In the second phase, Wilstermann faced the formidable rosters of Deportivo Cali of Colombia and Flamengo of Brazil. They first tied the Colombian side 1–1 in Cochabamba, but fell 1–0 in Cali. The team from Rio de Janeiro defeated Wilster 2–1 at home, as well as in Maracanã, 4–1. While these results were disappointing, Wilstermann had accomplished what no Bolivian team had before. The Wilstermann sides of this era were highlighted by players such as Roger Perez, Carlos Trigo, Victor Villalon, Carlos Arias, Eduardo Navarro, Jhonny Villarroel, Freddy Vargas, Cesar Enriquez, Jairzinho, Gaston Taborga and Freddy Salguero.

Achievements[edit]

National honours[edit]

1980, 1981, 2000, 2006-ST, 2010
Runners-up (5): 1978, 1985, 1994, 1998, 2003-C
1958*, 1959*, 1960, 1967, 1972, 1973 (* Torneo Nacional)
Runners-up (2): 1965, 1974
1976, 1991, 1998
Runners-up (2): 1989, 2002
2004, 2011
Runners-up (4): 2003, 2008, 2009, 2010

Record in CONMEBOL competitions[edit]

Best: Semifinals in 1981
2007 - First round
1998 - Quarterfinals

Current squad[edit]

Updated players officially presented for the season 2014/15 (July 05, 2014)

Note: Flags indicate national team as defined under FIFA eligibility rules. Players may hold more than one non-FIFA nationality.

No. Position Player
1 Argentina GK Matias Dituro
2 Bolivia DF Jose Luis Mendoza
3 Brazil MF Alexandre Thomaz
4 Bolivia DF Juan Carlos Aponte
5 Bolivia DF Cristian Vargas (3rd captain)
6 Spain MF Felix Quero
7 Bolivia FW Gianakis Suarez
8 Bolivia MF Amilcar Sanchez
9 Bolivia FW Augusto Andaveris (vice-captain)
10 Brazil MF Marcelo Gomes
11 Bolivia FW Rodrigo Vargas
12 Bolivia GK Yadín Salazar
13 Paraguay FW Carlos Neumann
14 Bolivia DF Juan Reyes
15 Argentina MF Alexis Bravo
No. Position Player
16 Bolivia MF Roly Sejas
17 Bolivia DF Juan Carlos Zampiery
18 Bolivia FW Carlos Vargas
19 Bolivia FW Oscar Díaz
20 Bolivia DF Jose Carlos Barba
21 Bolivia GK Gustavo Salvatierra
22 Bolivia DF Edward Zenteno (captain)
23 Bolivia MF Edson Zenteno
24 Bolivia DF Ronald Segovia
25 Bolivia DF Marco Rivero
26 Bolivia MF Brian Hinojosa
27 Uruguay DF Enrique Diaz
28 Bolivia MF Jose Bustamante
30 Bolivia DF Jorge Ayala

2014 Winter transfers[edit]

In[edit]

Note: Flags indicate national team as defined under FIFA eligibility rules. Players may hold more than one non-FIFA nationality.

No. Position Player
Argentina GK Matias Dituro (transfer from Aurora)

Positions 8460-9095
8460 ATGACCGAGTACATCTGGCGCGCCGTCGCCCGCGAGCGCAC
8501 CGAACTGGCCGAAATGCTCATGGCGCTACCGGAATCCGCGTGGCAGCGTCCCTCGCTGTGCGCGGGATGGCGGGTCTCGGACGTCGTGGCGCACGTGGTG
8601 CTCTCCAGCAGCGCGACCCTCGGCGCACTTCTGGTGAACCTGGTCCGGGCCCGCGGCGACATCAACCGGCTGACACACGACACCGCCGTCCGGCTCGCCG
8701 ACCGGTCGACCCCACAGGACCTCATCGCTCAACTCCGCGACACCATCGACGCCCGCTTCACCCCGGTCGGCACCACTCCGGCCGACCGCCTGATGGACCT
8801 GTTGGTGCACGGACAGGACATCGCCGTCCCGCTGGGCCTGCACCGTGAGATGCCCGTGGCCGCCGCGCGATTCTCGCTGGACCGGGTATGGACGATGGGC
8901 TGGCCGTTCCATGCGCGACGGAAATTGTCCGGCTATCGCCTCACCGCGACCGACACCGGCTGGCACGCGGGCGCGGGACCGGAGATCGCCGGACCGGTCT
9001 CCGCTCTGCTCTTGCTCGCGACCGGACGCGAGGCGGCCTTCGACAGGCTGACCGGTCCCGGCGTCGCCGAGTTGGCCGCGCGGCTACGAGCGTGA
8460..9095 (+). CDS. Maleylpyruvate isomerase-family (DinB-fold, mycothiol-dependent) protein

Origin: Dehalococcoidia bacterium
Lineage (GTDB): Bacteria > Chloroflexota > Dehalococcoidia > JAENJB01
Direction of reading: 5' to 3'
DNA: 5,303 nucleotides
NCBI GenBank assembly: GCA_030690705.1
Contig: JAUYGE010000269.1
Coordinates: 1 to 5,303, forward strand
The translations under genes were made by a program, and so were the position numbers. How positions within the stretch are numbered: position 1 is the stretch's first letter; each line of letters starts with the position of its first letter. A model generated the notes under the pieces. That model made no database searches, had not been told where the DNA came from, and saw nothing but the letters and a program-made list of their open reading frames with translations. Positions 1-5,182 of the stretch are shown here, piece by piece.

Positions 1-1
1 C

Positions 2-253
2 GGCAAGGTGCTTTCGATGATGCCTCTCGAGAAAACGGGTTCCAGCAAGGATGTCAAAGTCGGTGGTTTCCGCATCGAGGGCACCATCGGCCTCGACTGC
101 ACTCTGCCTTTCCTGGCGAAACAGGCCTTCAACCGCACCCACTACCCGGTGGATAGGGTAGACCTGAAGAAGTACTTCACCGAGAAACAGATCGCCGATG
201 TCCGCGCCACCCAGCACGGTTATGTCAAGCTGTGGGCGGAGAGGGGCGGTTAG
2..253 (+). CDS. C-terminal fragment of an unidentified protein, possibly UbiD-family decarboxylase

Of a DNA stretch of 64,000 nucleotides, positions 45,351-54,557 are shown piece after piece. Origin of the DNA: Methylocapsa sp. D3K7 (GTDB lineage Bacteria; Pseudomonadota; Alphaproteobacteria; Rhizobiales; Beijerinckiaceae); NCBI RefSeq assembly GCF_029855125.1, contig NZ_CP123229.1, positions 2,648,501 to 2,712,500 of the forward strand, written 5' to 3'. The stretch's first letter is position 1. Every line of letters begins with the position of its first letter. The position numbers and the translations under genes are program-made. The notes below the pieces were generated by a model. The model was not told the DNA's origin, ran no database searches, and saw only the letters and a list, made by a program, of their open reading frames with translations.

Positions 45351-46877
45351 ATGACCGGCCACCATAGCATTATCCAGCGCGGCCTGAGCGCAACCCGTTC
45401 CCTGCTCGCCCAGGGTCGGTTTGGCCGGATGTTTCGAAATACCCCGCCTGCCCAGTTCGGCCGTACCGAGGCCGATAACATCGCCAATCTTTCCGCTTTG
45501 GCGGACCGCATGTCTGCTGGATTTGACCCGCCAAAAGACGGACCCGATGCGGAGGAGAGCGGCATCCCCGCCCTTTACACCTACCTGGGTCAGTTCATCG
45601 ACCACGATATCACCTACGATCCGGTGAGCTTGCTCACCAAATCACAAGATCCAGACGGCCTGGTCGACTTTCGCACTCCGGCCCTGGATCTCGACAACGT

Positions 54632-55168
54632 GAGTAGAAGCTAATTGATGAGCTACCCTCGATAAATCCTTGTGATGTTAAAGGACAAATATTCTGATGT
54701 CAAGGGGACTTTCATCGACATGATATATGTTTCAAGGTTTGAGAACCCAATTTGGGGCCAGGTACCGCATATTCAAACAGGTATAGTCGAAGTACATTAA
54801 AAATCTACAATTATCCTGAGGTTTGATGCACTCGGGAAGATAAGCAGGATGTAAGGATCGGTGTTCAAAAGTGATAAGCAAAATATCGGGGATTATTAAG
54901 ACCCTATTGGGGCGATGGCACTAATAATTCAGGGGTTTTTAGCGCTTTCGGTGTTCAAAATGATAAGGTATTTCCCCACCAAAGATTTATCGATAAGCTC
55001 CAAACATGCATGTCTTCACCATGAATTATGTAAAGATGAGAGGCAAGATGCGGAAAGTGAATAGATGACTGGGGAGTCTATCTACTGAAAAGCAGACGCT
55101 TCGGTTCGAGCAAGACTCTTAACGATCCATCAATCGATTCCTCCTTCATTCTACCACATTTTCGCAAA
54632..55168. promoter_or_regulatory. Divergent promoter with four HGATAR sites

Bolivia GK Gustavo Salvatierra (transfer from Tiquipaya)
Bolivia GK Yadín Salazar (transfer from Nacional Potosí)
Bolivia DF Jorge Ayala (transfer from Aurora)
Uruguay DF Enrique Diaz (transfer from San Jose)
Bolivia DF Gustavo León (transfer from U. Pando)
Bolivia DF Jose Carlos Barba (transfer from U. Pando)
Bolivia DF Ronald Segovia (transfer from San Jose)
Bolivia DF Juan Carlos Aponte (transfer from Nacional Potosí)
Bolivia DF Juan Carlos Zampiery (transfer from San Jose)
No. Position Player
Bolivia DF Juan Reyes (transfer from Petrolero)
Bolivia MF Edson Zenteno (transfer from Nacional Potosí)
Bolivia MF Roly Sejas (transfer from San Jose)
Argentina MF Alexis Bravo (transfer from San Jose)
Brazil MF Marcelo Gomes (transfer from San Jose)
Brazil MF Alexandre Thomaz (transfer from Brasiliense)
Bolivia FW Carlos Vargas (transfer from San Jose)
Bolivia FW Rodrigo Vargas (transfer from Nacional Potosí)
Bolivia FW Oscar Díaz (transfer from Aurora)
Paraguay FW Carlos Neumann (transfer from San Jose)

Out[edit]

Note: Flags indicate national team as defined under FIFA eligibility rules. Players may hold more than one non-FIFA nationality.

No. Position Player
1 Bolivia GK Hugo Suarez (free transfer to Blooming)
2 Bolivia DF Osvaldo Medina (free transfer to Free Agent)
3 Argentina DF Mauro Zanotti (free transfer to Real Potosí)
10 Spain MF Gerardo Berodia (transfer to CDA Navalcarnero)
11 Bolivia DF Ignacio Garcia (free transfer to Nacional Potosi)
18 Bolivia FW Rodrigo Ramallo (free transfer to The Strongest)
No. Position Player
20 Bolivia FW Roger Espinoza (free transfer to Free Agent)
25 Bolivia DF Carlos Tordoya (free transfer to Blooming)
26 Bolivia MF Luis Carlos Paz (free transfer to Real Potosí)
29 Spain FW Daniel Alonso (free transfer to Mérida)
30 Argentina MF Martin Belforti (free transfer to Free Agent)

Out on loan[edit]

Note: Flags indicate national team as defined under FIFA eligibility rules. Players may hold more than one non-FIFA nationality.

No. Position Player
14 Bolivia DF Daniel Garzón (on loan to Ciclón until 30 June 2015)
15 Bolivia MF Cristian Machado (on loan to Sport Boys until 30 June 2015)
No. Position Player
- Bolivia DF Gustavo León (on loan to U. Pando until 30 June 2015)

Coaching Staff[edit]

Position Staff
Manager Bolivia Julio César Baldivieso
Assistant First Team Coach Paraguay Francisco Argüello
Goalkeeper Coach Bolivia Enrique Montaño
First Team Fitness Coach Bolivia Marcelo Carballo
Assistant First Team Fitness Coach TBA
Head Opposition Scout TBA
Senior Opposition Scout TBA
Medical Director Bolivia Raúl Limache
Medical Director Bolivia Alejandro Prieto
Reserve Team Manager TBA
Youth Team Manager TBA

Managers[edit]

External links[edit]

References[edit]

  1. ^ http://www.fussballtempel.net/conmebol/listeconmebol.html
  2. ^ Vanauskas, Laura (1999). An Encyclopedia of Football in Bolivia – 1914 to 1998. The Clubs –Jorga Wilstermann, details and references to formation (Heart Books - Belgium). p. 192.